Some aid groups have been able to access some parts of southern Somalia that are controlled by the al-Shabab militant group, including Lower Shabelle, which is one of two regions where the U.N. has declared a famine.
Staff of Kuwait Direct Aid and employees of the International Red Cross and Red Crescent Societies have been distributing food aid in rebel-controlled areas since July 24, according to IRIN News.
Meanwhile, the World Food Program said it would begin airlifting food into Somalia’s capital city, Mogadishu, starting Wednesday, July 27. Aside from Mogadishu, where the U.N. said up to 100,000 internally displaced people have arrived in the past two months, WFP also plans to airlift food to northern Kenya and eastern Ethiopia. It is still unclear if WFP will deliver food aid in southern Somalia, where it withdrew from in 2010 following threats to its aid workers from militants controlling the area.
Al-Shabab announced earlier this month that it is welcoming aid groups into areas where it previously banned any humanitarian operations, but the group later asserted that organizations covered by the ban, such as WFP, are still not welcome in areas under its control.
Aid groups and international officials continue to call for unconditional and unimpeded access into parts of Somalia, especially in the south. Most recently, Italian Minister of Foreign Affairs Franco Frattini has urged for the establishment of an air and humanitarian corridor to get relief supplies to people in the region.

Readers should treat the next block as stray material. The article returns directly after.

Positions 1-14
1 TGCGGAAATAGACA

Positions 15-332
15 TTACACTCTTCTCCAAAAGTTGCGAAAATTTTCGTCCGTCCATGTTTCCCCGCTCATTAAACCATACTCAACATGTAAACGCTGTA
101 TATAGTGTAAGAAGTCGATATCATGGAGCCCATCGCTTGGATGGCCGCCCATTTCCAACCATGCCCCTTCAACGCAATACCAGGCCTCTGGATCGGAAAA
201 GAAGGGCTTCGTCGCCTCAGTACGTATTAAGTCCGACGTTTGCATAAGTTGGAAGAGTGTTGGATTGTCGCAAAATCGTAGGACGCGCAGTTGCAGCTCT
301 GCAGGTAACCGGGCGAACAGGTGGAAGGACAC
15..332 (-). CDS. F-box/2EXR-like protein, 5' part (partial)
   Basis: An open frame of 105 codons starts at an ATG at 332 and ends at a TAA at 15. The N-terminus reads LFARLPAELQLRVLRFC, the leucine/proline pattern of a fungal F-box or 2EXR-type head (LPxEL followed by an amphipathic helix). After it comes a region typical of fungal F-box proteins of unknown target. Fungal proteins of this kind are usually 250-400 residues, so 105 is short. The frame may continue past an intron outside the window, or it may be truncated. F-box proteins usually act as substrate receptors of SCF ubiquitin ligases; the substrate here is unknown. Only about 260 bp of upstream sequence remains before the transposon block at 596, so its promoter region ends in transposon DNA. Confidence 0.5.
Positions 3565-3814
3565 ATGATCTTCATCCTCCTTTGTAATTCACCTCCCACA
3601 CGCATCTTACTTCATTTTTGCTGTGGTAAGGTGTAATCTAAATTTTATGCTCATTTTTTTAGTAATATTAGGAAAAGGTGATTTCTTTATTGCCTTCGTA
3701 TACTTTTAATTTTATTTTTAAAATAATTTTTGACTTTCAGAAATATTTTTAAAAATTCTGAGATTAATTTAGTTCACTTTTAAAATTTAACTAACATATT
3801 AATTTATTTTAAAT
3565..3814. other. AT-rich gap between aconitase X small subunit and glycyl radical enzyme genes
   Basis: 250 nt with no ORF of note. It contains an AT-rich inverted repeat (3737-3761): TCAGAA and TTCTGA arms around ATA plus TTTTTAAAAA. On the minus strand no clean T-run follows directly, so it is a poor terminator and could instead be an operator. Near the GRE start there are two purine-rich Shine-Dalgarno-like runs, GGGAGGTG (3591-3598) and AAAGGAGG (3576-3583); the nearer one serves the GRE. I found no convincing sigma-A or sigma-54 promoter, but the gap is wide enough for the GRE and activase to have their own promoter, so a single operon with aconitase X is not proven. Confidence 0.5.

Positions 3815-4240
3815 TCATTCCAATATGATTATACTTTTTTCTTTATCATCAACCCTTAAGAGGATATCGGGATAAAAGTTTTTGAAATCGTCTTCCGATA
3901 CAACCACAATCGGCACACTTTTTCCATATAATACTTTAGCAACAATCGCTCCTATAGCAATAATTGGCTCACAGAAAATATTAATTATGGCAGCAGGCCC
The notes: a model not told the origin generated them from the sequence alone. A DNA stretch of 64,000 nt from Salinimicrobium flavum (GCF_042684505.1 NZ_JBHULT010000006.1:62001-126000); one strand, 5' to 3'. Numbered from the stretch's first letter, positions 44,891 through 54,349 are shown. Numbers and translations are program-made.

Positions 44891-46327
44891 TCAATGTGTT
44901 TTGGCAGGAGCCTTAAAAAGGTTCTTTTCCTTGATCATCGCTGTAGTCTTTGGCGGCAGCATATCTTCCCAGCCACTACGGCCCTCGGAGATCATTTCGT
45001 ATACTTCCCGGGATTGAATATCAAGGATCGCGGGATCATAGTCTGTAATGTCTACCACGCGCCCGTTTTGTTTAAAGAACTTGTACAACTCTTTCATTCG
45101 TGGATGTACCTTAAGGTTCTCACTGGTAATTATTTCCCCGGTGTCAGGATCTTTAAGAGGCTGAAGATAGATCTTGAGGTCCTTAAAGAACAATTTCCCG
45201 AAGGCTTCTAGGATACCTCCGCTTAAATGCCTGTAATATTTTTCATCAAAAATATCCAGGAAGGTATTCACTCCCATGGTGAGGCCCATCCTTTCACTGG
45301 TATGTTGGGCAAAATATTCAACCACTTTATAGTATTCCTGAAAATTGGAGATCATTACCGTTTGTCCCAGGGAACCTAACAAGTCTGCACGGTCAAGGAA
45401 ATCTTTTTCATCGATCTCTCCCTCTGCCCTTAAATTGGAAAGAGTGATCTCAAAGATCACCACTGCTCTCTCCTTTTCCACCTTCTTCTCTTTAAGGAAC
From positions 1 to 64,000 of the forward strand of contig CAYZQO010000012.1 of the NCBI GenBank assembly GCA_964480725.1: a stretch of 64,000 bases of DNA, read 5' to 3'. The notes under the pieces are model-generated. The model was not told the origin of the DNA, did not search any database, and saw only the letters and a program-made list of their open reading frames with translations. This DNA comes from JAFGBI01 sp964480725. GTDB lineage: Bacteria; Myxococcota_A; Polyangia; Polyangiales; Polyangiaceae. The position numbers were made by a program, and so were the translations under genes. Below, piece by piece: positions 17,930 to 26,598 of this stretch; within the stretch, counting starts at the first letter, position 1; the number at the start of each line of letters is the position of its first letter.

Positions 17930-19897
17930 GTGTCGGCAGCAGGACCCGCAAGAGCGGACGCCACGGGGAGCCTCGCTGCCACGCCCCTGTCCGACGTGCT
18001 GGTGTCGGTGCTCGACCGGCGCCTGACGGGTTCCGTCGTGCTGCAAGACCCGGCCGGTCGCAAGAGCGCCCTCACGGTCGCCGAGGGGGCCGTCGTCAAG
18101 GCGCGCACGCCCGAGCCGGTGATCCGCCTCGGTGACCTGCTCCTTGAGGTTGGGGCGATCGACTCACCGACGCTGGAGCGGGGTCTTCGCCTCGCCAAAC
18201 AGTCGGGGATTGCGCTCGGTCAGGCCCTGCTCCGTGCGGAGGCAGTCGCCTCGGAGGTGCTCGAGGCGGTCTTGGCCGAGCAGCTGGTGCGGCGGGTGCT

Meanwhile, aid workers in refugee camps in Kenya and Ethiopia are reportedly being overwhelmed by the number of arriving Somali refugees, resulting in delays in the registration of new arrivals and distribution of food rations. Some new arrivals wait for up to two weeks before they are registered as refugees, and longer before they receive food and shelter, IRIN says.
The United Nations is reportedly planning to hold an East African donors conference in Kenya on Wednesday. U.N. Secretary-General Ban Ki-moon earlier announced that U.N. agencies need an additional $1 billion to respond adequately to the needs of drought victims.
Donors, meantime, continue to pledge new or additional aid to boost the international response in the region. Among recent pledges are:
€25 million ($36.2 million) from Spain, to be coursed through WFP, Food and Agriculture Organization, UNICEF and the office of the U.N. High Commissioner for Refugees.
2 million ($1.15 million) New Zealand dollars from New Zealand, for WFP and New Zealand-based international NGOs.
€1 million from Ireland, for the International Committee of the Red Cross’ emergency feeding programs in Somalia.
Somalian Al-Shabab rebels have banned the World Food Program and other foreign groups from areas under its control. What should these drought responders do? Vote on Facebook!
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